"Today the NHC recognises the site as one of the rare premium icons of the national liberation heritage," NHC CEO Sonwabile Mangcotywa said in Johannesburg.
Mandela was transferred to the prison, near Paarl, from the maximum security prison on Robben Island in 1988 in preparation for his release on February 11 1990.
Mangcotywa said the house in which he lived at the prison for the two years before his release was an iconic landmark in narrating the South African history of the liberation struggle.
"As part of the celebrations of the 20th anniversary of Mandela's release, this site had to be given national recognition," he said.
Mandela's daughter, Zindzi, remembered the day of her father's release from prison as one "filled with love".
"I was still mourning the death of the father of my child when I heard the news of my father's release. It was very emotional and comforting," she said.
She said she was terrified by the love and support shown by South Africans.
"The streets around our home were blocked by people who came to show their love. We could not even get into the house. It was wonderful."
Grateful to the people
Zindzi said her father had always emphasised he was grateful that people remembered him.
She said it was difficult to grow up without a father.
"I was only 18-months-old when tata went to prison. As I grew up I understood why he was there, but it was difficult growing up without him," she said.
Mandela's ex-wife, Winnie Madikizela-Mandela, said very few people understood how much the imprisonment of freedom fighters affected their families and children.
"Their stories need to be told separately. People do not understand how difficult it was to be a freedom fighter and a mother at the same time," she said.
Madikizela-Mandela said all struggle heroes, not only those aligned with the ruling African National Congress, should have their stories told.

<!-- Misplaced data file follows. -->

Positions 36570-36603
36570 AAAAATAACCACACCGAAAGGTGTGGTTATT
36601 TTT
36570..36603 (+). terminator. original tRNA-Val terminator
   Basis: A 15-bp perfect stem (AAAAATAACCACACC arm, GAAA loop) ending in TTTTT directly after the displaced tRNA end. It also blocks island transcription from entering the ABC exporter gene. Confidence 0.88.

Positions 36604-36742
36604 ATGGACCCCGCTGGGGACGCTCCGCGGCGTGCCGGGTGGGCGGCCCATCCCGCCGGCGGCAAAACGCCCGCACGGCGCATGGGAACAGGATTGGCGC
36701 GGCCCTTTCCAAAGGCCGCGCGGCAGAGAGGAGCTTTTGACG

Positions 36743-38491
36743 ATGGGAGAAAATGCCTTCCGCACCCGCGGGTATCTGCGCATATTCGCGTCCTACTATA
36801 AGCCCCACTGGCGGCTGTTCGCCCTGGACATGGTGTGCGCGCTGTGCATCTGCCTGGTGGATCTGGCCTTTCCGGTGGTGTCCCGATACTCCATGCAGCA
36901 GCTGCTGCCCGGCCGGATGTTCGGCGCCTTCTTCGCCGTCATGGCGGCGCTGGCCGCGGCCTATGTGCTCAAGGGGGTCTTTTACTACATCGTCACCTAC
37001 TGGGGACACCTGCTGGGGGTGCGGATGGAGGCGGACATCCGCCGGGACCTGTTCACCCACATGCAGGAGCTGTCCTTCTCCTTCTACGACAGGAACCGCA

"Heroes like Steve Biko and Robert Sobukwe should be given as much recognition as Mandela. Other leaders like [Walter] Sisulu and [Oliver] Tambo should have their stories told like that of the Mandelas too," she said.
She said Mandela's release was very emotional for the entire family.
Madikizela-Mandela said the ANC needed to re-examine its policies to ensure that service delivery was a priority. That would mean real victory for those who were jailed or died for the liberation struggle, she said.
"Our councillors are accused of corruption. People are calling for service delivery, and sometimes it is our fault."
Mandela, 91, would not be taking part in Thursday's commemorations of his release at Drakenstein Correctional Centre - the prison from which he memorably walked free hand-in-hand with his then wife, Winnie.
According to Zindzi, Mandela is in good health. "My father is very well. He is a typical 91-year-old, but he is very well."
Mandela's house which was built for him in Qunu village in his hometown, Mthatha, in the Eastern Cape, is a replica of his prison house - at his request.
Mangcotywa said the council was looking at the possibility of South Africans paying less than foreigners to visit such a site because it was very expensive for locals.